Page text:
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Guide to Digitizing Video 8 Tapes

There are likely to be 8mm camcorder tapes in your home if you recorded any home videos between the ’80s-’90s. These tapes might contain precious moments that are impossible to view unless your camcorder can be turned on and the cord connected to the TV found. It’s not easy.
8mm video has almost become obsolete like many other media formats within a rapidly evolving technology world. This makes it almost impossible to watch the content stored on tapes. These tapes won’t be around forever.

The good news is that you can digitally convert 8mm camcorder tapes to save their content.
Camcorder Tapes 8mm in Diameter

Camcorder tapes of 8mm width are just tapes with a magnetic tape measuring 8mm in width that is contained within a compact cassette.

Why are 8mm tapes so common?
History of 8mm Videos

This is a brief history of 8mm video. It was created by Eastman Kodak back in 1984. Sony’s Handycam was the first camera to use 8mm film technology. This made 8mm video fully available in the home.

8mm video tape, at the time, was very popular because it made video recording easy for amateur and home videographers. 8mm tape became popular quickly because it was easier to transport and use than VHS/Betamax.

There are three versions of 8mm film – Digital8, Video8, and Hi8 – which all have updates that succeeded each other as technology advanced. You have videos on media that are losing their contents slowly, or even quickly, regardless of what format they may be.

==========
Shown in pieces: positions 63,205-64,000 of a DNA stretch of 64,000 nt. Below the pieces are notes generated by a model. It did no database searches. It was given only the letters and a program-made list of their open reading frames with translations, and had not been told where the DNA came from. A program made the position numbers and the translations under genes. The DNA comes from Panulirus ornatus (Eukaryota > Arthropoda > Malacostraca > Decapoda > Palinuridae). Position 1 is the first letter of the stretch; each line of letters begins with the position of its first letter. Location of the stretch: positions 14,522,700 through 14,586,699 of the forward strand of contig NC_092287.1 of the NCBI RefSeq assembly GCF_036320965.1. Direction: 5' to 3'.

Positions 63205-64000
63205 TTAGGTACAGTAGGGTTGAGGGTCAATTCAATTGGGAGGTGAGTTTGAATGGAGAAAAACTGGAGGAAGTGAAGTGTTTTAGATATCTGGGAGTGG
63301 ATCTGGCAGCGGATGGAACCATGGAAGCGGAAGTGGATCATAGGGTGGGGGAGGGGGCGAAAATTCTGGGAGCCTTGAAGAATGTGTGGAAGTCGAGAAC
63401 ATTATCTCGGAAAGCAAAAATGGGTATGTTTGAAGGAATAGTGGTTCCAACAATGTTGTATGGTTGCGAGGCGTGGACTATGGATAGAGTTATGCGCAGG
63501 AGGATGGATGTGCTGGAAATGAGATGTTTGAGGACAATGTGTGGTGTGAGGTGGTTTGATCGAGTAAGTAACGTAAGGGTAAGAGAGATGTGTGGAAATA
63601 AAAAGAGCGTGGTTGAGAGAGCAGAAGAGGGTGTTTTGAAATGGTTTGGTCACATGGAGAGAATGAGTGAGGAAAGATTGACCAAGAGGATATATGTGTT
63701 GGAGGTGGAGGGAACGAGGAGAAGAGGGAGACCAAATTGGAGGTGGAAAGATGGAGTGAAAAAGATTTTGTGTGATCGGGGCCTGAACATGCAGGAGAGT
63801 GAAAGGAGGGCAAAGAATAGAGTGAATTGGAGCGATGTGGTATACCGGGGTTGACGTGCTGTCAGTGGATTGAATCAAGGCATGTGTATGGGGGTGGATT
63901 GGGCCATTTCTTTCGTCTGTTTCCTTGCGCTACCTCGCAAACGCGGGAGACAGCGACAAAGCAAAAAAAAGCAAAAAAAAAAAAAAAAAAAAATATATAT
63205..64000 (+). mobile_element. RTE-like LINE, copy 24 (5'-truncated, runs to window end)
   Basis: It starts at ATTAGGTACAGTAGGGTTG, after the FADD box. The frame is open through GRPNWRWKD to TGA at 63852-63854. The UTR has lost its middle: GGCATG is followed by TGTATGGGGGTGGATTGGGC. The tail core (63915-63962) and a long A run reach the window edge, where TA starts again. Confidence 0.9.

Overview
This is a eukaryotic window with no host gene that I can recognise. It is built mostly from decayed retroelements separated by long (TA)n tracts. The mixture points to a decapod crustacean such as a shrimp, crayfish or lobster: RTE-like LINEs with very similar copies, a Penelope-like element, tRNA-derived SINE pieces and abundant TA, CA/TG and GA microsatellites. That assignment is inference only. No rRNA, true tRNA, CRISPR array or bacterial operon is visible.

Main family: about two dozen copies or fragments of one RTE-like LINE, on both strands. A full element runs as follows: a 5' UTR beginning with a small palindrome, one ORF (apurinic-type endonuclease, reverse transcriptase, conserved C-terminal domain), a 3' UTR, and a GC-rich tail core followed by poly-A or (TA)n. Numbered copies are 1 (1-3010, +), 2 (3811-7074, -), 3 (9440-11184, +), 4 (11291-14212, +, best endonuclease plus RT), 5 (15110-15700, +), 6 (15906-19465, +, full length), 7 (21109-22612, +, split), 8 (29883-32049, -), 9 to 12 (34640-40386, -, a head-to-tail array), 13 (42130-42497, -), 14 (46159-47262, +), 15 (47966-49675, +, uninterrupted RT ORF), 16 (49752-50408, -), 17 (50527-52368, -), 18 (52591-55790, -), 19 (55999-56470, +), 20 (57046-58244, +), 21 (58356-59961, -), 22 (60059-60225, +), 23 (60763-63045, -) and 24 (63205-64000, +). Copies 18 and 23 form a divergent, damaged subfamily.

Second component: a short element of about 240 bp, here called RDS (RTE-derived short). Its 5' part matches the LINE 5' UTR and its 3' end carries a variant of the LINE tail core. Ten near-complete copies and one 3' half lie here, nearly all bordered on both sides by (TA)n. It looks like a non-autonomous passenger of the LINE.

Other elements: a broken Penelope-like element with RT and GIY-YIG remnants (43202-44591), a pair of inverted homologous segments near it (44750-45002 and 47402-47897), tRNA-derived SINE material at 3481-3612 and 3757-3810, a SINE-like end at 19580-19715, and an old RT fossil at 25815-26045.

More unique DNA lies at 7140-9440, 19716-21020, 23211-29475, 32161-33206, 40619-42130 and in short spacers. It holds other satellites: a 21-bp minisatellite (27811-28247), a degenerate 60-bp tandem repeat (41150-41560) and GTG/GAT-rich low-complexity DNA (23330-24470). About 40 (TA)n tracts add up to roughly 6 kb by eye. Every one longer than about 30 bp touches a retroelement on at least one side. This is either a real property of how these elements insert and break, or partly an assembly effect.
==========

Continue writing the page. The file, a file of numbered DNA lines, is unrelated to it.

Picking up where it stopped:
Camcorder Tapes 8mm have a life span

These 8mm tapes were great for portability and home video-making, but they weren’t made to last forever.

This is because magnetic tape on compact cassettes loses 10-20% of its signal over time.

These tapes can be stored as carefully as you like to extend their lifespan. However, magnetic 8mm tape will eventually deteriorate to the point that they are no longer viewable.
Conversion of 8mm Camcorder Film Tape to Digital

Converting Video8 to Digital files (or DVDs) is essential in order to preserve them. Digital files are longer lasting and much easier to store.

You have two options to convert media, just like with most specialized service: you can either do it yourself or hire a professional.
Conversions at-Home

DIY tape conversions are an option. There are some advantages and drawbacks to home video tape transfer.

This is a good option, but make sure that you have sufficient camcorders to play the 8mm tapes. Multiple camcorders are needed to play different 8mm format tapes. You will also need an analog-to digital converter. This can cost anywhere from $100 to $500 depending on the quality.

You should keep in mind that once the conversion is started, it will take approximately as long as the footage on the tapes. A conversion that takes an hour will take about an hour if there is an hour of footage. If you have hours upon endless footage and stacks 8mm tapes, you can expect to spend an hour converting your tapes digital.

DIY can be a viable option for tech-savvy individuals. When it comes to converting your precious moments, however, it can be a smart move to hire professionals.